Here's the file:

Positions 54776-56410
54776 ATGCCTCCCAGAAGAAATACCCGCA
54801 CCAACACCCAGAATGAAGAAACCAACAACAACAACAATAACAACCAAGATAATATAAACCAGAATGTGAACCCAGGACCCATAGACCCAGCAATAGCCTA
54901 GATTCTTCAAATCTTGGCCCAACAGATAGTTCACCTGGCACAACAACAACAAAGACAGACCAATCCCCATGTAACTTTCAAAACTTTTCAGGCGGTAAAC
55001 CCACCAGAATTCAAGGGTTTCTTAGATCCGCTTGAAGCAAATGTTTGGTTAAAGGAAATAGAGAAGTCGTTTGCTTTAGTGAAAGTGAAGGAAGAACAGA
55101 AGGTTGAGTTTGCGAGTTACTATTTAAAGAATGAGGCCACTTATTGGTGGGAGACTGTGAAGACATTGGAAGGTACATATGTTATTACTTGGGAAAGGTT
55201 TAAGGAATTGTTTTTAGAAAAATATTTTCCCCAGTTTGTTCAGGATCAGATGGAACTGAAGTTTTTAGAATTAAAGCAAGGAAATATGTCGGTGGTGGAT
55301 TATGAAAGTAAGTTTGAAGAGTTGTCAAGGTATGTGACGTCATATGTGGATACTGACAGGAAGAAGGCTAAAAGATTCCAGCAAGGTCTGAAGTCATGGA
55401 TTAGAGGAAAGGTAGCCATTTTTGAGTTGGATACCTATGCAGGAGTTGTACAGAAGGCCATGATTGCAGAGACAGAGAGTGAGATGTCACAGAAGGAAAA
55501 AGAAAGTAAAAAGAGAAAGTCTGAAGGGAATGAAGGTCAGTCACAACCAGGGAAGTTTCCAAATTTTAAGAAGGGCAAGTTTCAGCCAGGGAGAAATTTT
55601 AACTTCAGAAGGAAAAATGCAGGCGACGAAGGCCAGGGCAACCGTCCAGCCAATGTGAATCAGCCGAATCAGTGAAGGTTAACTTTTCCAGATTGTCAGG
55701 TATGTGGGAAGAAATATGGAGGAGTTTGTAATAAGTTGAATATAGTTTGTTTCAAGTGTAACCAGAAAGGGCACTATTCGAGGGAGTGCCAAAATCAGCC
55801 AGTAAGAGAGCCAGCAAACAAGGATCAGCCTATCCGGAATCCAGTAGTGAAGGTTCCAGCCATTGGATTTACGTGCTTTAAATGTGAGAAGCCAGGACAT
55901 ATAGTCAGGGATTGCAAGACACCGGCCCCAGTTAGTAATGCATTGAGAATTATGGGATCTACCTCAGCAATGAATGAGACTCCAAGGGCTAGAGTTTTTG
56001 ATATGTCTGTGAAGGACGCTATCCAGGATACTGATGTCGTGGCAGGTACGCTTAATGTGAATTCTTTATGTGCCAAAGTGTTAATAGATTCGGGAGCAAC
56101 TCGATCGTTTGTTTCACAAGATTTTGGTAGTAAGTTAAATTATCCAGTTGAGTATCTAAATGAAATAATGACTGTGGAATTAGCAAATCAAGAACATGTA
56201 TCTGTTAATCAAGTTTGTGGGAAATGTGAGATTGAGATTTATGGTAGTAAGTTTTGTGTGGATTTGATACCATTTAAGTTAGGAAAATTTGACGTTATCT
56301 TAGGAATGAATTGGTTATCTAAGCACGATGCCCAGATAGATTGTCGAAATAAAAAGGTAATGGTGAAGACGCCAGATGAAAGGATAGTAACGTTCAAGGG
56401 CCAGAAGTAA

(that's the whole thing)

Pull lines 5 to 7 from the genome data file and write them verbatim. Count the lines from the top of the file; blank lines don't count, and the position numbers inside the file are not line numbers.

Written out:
55001 CCACCAGAATTCAAGGGTTTCTTAGATCCGCTTGAAGCAAATGTTTGGTTAAAGGAAATAGAGAAGTCGTTTGCTTTAGTGAAAGTGAAGGAAGAACAGA
55101 AGGTTGAGTTTGCGAGTTACTATTTAAAGAATGAGGCCACTTATTGGTGGGAGACTGTGAAGACATTGGAAGGTACATATGTTATTACTTGGGAAAGGTT
55201 TAAGGAATTGTTTTTAGAAAAATATTTTCCCCAGTTTGTTCAGGATCAGATGGAACTGAAGTTTTTAGAATTAAAGCAAGGAAATATGTCGGTGGTGGAT